Santogold, the collaboration between Santi White and former Stiffed bandmate John Hill, first began receiving notice in late 2007, thanks mostly to the release of the single "Creator," which seemed to point White in the direction of an M.I.A. knockoff. The debut full-length, however, shows Santogold to be a unique group, one that pulls equally from dub, pop-punk, hip-hop, electro, and rock without succumbing to the archetypes of any. Much of this is because of the contributions from Hill, who adds plenty of guitars and warm keyboards, encouraging White to fill out the songs, the verses, and the hooks, with her rich Gwen Stefani-meets-Janelle Monáe voice. "I'm a Lady," despite the fact it could belong in the late-'90s pop canon, is delightfully catchy and inviting; "L.E.S. Artistes" sounds like a fuller, brighter Tegan and Sara song; and "My Superman" is the urban 21st century's version of a sultry jazz standard. In fact, Hill is so instrumental in creating the diversity and lushness of sound that the pieces in which he doesn't contribute, or contributes very little, are markedly different. Switch, the producer responsible for M.I.A.'s Kala, shows off his impressive beat-making skills on "Creator," which features White doing the singsongy rap that has helped make Maya Arulpragasam so popular ("Me, I'm a creator, thrill is to make it up/The rules I break got me a place up on the radar"), and the Diplo-helmed "Unstoppable" marries dub and Hollertronix electronica nicely. These are the exceptions to the overall sound, however (and their very rarity makes them so much more appealing, and evidence of the work of a complete artist, not one trying to follow the coattails of another), because most of Santogold lacks that jagged angularity that drives M.I.A.'s records. Instead, the album is informed by pop and good humor, the importance of melody and structure never overshadowed by rhythm and dancefloor-worthiness. This is music that looks outward at the pan-continental landscape while staying firmly adherent to and respectful of its deeply American roots; it's the emerging -- and hopeful -- face of the new millennium, and an altogether shining accomplishment.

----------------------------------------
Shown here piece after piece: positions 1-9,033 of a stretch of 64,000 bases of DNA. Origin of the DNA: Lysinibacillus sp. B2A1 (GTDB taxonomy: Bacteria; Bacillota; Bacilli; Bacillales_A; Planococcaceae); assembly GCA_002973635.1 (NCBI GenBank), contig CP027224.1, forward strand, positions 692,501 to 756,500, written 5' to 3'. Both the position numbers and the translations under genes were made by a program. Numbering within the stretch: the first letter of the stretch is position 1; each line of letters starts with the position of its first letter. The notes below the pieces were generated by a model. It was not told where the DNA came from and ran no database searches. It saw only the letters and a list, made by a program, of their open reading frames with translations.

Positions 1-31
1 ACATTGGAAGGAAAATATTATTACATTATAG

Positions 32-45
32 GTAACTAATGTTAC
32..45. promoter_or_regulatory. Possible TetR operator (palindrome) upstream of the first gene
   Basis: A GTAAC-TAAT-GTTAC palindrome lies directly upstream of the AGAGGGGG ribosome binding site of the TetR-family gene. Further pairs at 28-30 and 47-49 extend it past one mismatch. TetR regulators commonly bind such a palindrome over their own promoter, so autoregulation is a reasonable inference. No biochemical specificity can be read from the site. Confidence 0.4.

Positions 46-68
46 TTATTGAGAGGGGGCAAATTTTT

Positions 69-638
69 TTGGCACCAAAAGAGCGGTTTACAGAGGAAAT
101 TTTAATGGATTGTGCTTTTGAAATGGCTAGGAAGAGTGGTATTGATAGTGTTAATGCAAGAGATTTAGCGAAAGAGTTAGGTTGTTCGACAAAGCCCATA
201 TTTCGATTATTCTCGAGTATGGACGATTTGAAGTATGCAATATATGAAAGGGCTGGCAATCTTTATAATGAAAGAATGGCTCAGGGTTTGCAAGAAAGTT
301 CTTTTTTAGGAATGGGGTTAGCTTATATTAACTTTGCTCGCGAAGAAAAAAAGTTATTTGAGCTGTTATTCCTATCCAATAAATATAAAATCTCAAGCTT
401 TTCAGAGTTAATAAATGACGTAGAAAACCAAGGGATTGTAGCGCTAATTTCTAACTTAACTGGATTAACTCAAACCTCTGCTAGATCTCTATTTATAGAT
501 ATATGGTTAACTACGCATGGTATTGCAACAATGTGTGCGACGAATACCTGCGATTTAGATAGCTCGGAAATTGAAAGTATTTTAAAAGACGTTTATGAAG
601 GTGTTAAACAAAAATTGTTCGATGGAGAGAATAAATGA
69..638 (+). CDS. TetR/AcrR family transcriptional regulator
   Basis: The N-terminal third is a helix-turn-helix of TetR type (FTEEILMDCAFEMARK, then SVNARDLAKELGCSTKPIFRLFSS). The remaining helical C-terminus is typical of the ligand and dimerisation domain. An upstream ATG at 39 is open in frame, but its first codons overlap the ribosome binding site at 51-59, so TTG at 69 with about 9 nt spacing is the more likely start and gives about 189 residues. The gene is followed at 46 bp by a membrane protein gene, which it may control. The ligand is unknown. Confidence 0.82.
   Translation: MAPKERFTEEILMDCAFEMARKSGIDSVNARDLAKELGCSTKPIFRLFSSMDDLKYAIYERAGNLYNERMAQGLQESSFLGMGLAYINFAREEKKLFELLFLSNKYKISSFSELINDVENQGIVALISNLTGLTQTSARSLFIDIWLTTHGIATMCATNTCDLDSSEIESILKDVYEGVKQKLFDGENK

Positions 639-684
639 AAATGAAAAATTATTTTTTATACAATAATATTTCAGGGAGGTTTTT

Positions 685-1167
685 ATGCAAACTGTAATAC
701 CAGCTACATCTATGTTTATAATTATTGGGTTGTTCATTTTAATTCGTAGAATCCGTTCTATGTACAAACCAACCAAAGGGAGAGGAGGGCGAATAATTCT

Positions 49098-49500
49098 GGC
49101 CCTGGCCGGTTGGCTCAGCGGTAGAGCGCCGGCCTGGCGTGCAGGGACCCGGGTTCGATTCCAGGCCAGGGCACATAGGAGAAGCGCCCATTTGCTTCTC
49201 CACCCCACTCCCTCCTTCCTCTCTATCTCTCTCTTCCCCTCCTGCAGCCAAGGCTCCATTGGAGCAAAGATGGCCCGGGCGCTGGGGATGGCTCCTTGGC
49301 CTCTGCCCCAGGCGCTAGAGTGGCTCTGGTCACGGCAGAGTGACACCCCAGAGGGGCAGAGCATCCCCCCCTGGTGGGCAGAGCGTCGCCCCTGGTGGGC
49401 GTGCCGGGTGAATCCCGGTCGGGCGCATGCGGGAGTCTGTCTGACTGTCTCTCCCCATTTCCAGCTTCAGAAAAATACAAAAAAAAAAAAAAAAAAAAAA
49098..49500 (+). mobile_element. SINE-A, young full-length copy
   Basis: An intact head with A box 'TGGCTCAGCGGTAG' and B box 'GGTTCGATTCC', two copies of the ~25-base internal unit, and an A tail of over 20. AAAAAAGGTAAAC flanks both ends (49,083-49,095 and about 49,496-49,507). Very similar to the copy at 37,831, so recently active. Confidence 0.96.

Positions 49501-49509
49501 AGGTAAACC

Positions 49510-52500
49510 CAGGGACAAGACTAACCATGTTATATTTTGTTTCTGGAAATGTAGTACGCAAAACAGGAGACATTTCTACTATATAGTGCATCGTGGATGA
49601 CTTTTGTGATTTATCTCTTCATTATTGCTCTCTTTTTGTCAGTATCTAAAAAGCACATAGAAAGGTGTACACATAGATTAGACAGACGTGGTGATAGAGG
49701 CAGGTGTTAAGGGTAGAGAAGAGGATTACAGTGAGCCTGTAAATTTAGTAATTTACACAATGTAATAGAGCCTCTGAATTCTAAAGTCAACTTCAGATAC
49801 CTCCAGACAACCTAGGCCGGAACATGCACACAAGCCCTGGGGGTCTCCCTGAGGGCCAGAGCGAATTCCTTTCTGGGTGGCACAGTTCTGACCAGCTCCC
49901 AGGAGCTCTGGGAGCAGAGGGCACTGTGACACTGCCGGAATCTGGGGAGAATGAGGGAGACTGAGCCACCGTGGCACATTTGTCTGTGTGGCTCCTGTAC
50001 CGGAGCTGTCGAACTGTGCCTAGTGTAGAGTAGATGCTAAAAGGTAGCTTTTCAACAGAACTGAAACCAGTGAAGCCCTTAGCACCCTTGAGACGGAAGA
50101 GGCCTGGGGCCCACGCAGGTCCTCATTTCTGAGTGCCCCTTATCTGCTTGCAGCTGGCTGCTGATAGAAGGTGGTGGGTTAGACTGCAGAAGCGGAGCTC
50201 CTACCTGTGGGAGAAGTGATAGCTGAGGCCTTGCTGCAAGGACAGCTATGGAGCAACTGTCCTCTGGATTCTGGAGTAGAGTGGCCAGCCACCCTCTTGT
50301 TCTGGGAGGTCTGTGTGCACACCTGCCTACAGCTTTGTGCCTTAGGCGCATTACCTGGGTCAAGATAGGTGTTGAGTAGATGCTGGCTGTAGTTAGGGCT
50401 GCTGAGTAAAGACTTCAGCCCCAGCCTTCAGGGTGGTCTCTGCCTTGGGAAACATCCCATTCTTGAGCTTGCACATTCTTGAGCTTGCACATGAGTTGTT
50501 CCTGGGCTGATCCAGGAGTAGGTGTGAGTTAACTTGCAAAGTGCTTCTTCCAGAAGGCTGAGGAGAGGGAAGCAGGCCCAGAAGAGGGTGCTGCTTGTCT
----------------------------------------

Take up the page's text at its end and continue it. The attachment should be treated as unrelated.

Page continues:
AllMusic Review by Marisa Brown